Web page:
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Financial Aid Resources for Post-High School Education

— U.S. Department of Education
Updated on Jun 1, 2009

Teachable Moment- Financial Aid Discussion with Your Child

How can I help my child determine how to finance his or her college education?

You should:

  • Sit down with your child to discuss all the financial aid opportunities and resources available.
  • Talk with your child's school guidance counselor to get more information about merit-based scholarships, grants and private scholarships.
  • Check with the colleges that your child is applying to for more information about the financial assistance they offer, and the required applications and forms that your child must turn in to be considered for financial aid.
  • Contact your state's higher education office.
  • Go to the reference section of your public library to find information about financial assistance.

After researching, help your child make a list of all financial aid resources that he or she wishes to consider and apply for.  This list should include:

  • Your Family's Contribution;
  • Federal and State Loans; and
  • Federal/State Grants and Scholarships

What Additional Resources Should my Child Consider for Financial Aid?

For more information:

Federal Financial Aid Programs go to: The Student Guide: Financial Aid from the U.S. Department of Education at: http://studentaid.ed.gov/PORTALSWebApp/students/english/index.jsp or call 1-800-4-Fed-Aid (1-800-433-3243).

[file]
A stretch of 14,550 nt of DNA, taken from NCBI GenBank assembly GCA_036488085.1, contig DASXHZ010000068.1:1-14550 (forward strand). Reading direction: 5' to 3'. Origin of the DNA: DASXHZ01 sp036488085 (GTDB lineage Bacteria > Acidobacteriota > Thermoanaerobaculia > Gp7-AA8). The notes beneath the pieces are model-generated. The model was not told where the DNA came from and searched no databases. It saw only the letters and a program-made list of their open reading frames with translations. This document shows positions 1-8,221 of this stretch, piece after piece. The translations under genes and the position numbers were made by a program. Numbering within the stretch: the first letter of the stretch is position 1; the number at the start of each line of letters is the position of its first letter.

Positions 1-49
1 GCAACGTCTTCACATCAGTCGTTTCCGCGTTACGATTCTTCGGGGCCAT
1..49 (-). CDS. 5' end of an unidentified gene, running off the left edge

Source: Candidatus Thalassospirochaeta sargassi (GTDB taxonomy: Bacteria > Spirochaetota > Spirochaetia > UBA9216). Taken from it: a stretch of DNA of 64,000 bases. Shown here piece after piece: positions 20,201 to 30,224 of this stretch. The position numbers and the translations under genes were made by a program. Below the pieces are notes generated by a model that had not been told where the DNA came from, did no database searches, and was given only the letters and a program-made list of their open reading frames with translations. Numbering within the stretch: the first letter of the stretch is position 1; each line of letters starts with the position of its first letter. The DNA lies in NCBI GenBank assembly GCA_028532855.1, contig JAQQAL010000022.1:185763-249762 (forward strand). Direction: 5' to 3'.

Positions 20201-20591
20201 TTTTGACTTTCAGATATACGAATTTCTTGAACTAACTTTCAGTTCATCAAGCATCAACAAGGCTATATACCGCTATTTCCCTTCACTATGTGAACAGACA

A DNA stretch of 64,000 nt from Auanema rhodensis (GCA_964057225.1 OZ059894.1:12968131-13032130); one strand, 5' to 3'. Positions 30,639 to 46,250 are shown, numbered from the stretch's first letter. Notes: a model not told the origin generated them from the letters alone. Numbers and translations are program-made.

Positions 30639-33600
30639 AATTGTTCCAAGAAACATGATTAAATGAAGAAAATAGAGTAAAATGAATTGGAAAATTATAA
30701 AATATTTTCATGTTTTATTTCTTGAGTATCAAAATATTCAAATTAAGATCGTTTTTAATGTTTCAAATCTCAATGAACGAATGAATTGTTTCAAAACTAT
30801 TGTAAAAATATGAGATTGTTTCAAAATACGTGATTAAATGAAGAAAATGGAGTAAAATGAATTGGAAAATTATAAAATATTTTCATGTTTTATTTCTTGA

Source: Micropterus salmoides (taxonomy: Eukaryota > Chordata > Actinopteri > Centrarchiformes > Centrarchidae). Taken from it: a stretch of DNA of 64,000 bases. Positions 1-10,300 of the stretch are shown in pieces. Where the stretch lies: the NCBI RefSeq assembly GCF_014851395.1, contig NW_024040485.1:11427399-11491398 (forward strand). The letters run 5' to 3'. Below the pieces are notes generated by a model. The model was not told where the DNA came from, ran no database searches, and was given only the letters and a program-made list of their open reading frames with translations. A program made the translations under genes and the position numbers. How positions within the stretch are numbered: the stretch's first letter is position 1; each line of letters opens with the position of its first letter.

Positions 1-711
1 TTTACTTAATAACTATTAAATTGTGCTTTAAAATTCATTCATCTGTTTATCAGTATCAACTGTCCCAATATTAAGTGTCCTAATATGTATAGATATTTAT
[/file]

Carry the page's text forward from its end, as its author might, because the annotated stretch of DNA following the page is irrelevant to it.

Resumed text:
State Financial Aid Programs contact your state's higher education agency at:  http://www.students.gov/STUGOVWebApp/Public?topicID=24&operation=topic.

Volunteer/Service Programs Americorps at: http://www.americorps.org/ or call 1-800-424-8580

Merchant Marine Academy call 1-866-546-4778

ROTC at:  http://www.military.com/Education/Content?ESRC=msn.rotc.kw&file=ROTC.htm.

Free scholarship and grant resources include:

There are also additional scholarship and grant search services on the Internet that require payment that you and your child may want to consider.

What is Financial Aid?

Financial Aid refers to the wide variety of programs that help students and families pay for college or graduate school.

More than 15 million students are enrolled in postsecondary study in the United States. Over half of these students receive some form of financial aid.

It is important for you to help your child understand all of the financial aid options available during his or her college decision-making process. In addition to college application deadlines, individual colleges and Federal and state programs have application deadlines for financial assistance that must be met in order to be considered for all available financial aid.

Financial Aid is available in four forms:

  • Grants
  • Scholarships
  • Loans
  • Work-study

Three major sources provide the bulk of student financial aid:

  • Federal government
  • State governments
  • Colleges and universities

Private sources of aid, in the form of scholarships, grants and loans, are also available from companies, community groups, non-governmental organizations, schools, banks and other lending institutions.

How is student aid determined? Student aid is based on either financial need or merit-based need.  Most student aid, federal or not, is awarded to students based on their families' financial need.

Merit-based aid is awarded to students who meet requirements not related to financial needs -- such as academic excellence in high school or displaying artistic or athletic talent.

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